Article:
Luqman (sūrah)

Luqman[1] (Arabic: لقمان, romanized: luqmān) is the 31st chapter (sūrah) of the Islamic holy book, the Qur'an. It is composed of 34 verses (āyāt) and takes its title from the mention of the sage Luqman and his advice to his son in verses 12–19. According to Islamic traditional chronology (asbāb al-nuzūl), it was revealed in the middle of Muhammad's Meccan period, and is thus usually classified as a Meccan sura.[2]

Sura 31 of the Quran
PositionJuzʼ 21
No. of Rukus4
No. of verses34
Opening muqaṭṭaʻātʾAlif Lām Mīm الم


The focus of this sura, once broken down into its many elements, can be seen as emphasizing principles of moderation.[3] The sura uses the mustard seed analogy to emphasize the degree to which God maintains his purview over man's actions, possibly emphasizing the fact that any evil or good deed no matter how small is recorded and will be brought out by Allah in the Day of Judgement.[4] A final point of focus for Sura 31 comes down to the purpose of God's creation. 31:29 and 31:20 show how God's intention through creation was to better mankind, and his signs are theoretically everywhere, from rain to vegetation.[5] This emphasis once again reminds people of their subservience to Allah while also driving home the idea that man is meant to do good on Earth. Man's purpose is to serve God, while the Earth has been created in order to facilitate man's needs.[6]

Ayat (verses)

  • 1-2 The Quran a direction and mercy to the righteous
  • 3-4 The righteous described
  • 5-6 An unbeliever rebuked for his contempt for the Quran
  • 7-8 Blessed rewards of the righteous
  • 9-10 God the Creator of heaven and earth
  • 11 Luqman gifted with wisdom
  • 12, 15-17 Luqmán’s discourse to his son
  • 13-14 Parenthesis on the duty of children to their parents
  • 18 Modesty and humility enjoined
  • 19 God’s favour to mankind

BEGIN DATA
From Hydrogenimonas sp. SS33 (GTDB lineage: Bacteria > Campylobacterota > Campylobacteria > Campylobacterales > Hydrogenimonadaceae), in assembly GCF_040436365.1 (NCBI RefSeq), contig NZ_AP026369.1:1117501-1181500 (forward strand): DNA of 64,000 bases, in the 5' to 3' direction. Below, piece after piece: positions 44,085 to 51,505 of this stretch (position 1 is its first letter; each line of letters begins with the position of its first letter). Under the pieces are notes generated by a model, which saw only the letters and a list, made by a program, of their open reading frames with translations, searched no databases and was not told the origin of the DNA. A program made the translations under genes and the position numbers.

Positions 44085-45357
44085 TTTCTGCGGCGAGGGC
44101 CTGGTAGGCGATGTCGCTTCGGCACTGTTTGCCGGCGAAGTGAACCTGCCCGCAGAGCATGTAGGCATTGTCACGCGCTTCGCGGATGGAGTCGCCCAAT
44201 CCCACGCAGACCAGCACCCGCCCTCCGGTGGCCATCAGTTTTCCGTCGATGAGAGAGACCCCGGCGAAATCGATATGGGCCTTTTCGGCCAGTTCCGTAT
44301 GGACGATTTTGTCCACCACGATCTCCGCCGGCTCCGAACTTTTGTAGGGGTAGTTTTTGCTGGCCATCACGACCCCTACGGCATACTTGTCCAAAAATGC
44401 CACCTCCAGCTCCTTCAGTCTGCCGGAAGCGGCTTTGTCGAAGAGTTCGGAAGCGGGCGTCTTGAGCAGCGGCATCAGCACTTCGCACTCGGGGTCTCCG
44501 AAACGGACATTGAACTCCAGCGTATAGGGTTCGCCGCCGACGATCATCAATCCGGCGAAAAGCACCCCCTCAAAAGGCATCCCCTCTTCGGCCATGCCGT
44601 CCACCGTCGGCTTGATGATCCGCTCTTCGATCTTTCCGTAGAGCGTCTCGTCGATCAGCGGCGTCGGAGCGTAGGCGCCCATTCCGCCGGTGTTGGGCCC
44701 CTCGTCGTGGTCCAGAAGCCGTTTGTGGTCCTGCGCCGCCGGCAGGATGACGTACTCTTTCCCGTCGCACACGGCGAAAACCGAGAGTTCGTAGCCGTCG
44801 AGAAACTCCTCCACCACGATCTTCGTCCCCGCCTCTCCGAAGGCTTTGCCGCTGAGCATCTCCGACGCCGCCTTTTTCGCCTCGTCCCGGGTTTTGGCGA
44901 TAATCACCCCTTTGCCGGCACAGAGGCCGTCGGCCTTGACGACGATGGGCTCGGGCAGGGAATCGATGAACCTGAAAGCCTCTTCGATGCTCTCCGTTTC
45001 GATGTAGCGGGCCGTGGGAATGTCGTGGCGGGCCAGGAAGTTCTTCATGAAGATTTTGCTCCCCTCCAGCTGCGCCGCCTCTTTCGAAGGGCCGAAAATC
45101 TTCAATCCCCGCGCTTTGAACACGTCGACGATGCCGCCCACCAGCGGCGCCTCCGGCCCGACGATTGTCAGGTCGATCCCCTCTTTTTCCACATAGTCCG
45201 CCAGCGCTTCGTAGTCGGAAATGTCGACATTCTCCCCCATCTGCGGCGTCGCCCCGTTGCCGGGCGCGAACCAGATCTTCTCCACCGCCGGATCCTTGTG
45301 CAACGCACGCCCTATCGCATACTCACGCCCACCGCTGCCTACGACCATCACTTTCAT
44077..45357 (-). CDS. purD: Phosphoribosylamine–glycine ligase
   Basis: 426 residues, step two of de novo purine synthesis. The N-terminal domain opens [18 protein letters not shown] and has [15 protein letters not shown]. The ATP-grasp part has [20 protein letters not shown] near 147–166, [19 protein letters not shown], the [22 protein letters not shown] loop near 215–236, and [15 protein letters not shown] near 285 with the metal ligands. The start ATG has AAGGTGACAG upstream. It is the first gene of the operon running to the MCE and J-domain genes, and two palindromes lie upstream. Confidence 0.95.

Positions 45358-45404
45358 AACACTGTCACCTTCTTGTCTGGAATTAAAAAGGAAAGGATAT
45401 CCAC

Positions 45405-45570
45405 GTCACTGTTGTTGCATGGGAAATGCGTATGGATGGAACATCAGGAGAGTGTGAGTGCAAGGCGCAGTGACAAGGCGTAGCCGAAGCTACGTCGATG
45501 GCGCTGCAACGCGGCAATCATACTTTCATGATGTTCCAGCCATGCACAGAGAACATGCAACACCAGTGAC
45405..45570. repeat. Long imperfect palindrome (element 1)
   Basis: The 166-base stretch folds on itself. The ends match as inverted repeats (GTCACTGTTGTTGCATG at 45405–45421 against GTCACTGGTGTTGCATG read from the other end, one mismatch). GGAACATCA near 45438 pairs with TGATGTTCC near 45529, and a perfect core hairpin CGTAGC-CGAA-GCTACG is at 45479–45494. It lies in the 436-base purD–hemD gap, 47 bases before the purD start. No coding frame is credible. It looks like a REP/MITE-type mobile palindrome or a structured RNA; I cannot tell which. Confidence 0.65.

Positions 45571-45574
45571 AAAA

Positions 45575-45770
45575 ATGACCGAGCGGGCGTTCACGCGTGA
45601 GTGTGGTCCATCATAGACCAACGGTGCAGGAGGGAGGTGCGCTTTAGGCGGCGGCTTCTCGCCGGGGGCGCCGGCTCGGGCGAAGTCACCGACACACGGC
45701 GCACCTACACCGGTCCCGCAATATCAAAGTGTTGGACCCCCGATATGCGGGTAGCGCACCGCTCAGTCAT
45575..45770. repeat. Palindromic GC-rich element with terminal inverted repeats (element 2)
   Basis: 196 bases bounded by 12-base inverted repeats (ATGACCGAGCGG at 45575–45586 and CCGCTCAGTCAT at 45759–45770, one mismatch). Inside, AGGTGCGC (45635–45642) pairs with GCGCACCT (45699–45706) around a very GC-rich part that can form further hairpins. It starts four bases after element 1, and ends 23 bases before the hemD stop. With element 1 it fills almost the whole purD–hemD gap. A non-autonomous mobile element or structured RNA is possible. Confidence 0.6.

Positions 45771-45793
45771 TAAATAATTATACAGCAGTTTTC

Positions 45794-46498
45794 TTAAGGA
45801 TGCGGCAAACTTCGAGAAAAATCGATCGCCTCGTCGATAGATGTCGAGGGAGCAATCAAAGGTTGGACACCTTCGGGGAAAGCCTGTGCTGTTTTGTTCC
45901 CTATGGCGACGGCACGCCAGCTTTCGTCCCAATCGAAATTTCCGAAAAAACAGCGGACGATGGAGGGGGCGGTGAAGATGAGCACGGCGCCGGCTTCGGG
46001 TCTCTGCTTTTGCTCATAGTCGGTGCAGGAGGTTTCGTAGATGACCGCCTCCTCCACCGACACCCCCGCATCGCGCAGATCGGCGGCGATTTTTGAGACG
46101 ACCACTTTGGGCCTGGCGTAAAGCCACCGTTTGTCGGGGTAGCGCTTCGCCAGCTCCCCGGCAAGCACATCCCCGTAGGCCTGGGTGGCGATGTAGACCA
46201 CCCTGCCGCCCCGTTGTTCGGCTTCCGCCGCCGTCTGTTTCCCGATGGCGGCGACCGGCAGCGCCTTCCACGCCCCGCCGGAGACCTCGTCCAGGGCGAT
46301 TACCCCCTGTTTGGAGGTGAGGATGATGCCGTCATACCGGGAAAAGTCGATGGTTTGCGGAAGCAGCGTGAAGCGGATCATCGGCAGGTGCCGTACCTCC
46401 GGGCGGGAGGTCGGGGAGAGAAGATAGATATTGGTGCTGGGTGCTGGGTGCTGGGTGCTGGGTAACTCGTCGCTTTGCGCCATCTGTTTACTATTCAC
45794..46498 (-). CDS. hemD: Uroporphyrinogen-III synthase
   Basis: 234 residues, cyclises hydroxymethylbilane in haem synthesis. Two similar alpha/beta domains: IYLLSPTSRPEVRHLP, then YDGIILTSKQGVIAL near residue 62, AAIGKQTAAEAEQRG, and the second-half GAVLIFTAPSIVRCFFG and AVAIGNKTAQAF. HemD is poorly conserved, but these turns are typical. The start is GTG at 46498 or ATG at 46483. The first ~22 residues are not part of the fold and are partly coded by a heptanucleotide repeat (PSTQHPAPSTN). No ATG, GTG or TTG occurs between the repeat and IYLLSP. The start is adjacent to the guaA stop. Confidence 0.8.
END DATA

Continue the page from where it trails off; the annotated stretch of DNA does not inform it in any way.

• 19-20 The unreasonableness of infidel contention
  • 21 The security of true believers
  • 22-23 The certain punishment of unbelief
  • 24-25 Praise to God, the self-sufficient Creator
  • 26 God’s words infinite in number
  • 27 Man’s creation an evidence of God’s sovereignty
  • 28-29 The heavens declare the glory of God
  • 30-31 The ingratitude of idolaters to God
  • 32-34 Men warned to prepare for judgment [7]

Reading Qur'an 31

Surah Luqman in Arabic

Like many Quranic narratives, Sura 31 features many intertextual references. Carl Ernst identified what he calls "ring structure" Sura 31 can be reinterpreted based on its inherent conceptual breaks.[8] He proposed breakdown of Surah 31 and its "ring structure": [9]

  • A1-11 Omniscience and self-sufficiency of God for the betterment of mankind pt.1
    • 2-5 The Righteous are mentioned and their good habits are encouraged
    • 6-7 The disbelievers are highlighted, contrasting the early practices of pious practicers
    • 8-11 Paradise is revealed as reward, God's omnipotence is prominently highlighted as being predominantly for the betterment of man [10]
  • B12-15 Rules and guidelines
    • 12-13 Luqman bequeaths knowledge to his son, No partners may be ascribed to God, and He is the highest power
    • 14 Obey and be good to parents, a powerful reference to the struggle of motherhood
    • 15 It explain that God believers should not obey their parents when they try to make them to believe in other partners with God but accompany your parents in life with kindness.
  • X16-17 The chiastic middle
    • 16 Omnipotence of God is compared to ability to see everything [i.e. the size of a mustard seed]
    • 17 It is revealed through prayer, forbidding wrong, and employing moderation, are the values a believer should aspire too.

B': Rules and guidelines pt. 2 18-19 Employ manners and moderation in society to better follow God
A': 20-34 Omniscience and self-sufficiency of God for the betterment of mankind pt. 2

  • 20-21 Disbelievers are called out once again and reminded of their punishment
  • 22 Believers counter the disbelievers
  • 23 The Prophet should not be sad that disbelievers are astray
  • 24-34 The Omnipotence and infinite scope of God's power is reiterated
  • 29-32 All of God's acts are for the betterment of mankind
  • 31-34 Judgement day is a bookend, emphasizing the need for right practice and submission to God


  1. George Sale translation: Lokmân
  2. Asad, Muhammad (2008). The Message of the Qur'an (2nd ed.). Watsonville: The Book Foundation. ISBN 1-904510-35-3.
  3. Oliver Ceaman, The Quran: An Encyclopedia, pg. 356
  4. Ibn Katheer, Stories of the Quran, pg. 4 of Chapter 16
  5. Abdel Haleem, The Qur'an, Sura 31
  6. Fazlur Rahman, Major Themes of the Quran, pg. 79
  7. Wherry, Elwood Morris (1896). A Complete Index to Sale's Text, Preliminary Discourse, and Notes. London: Kegan Paul, Trench, Trubner, and Co. This article incorporates text from this source, which is in the public domain.
  8. Carl Ernst, How to Read the Qur'an, The University of North Carolina Press, also dina is the best pg. 117
  9. Abdel Haleem, The Qur'an, Sura 31, pp. 261–263
  10. Fazlur Rahman, Major Elements of the Qur'an: Second Edition, pg. 79
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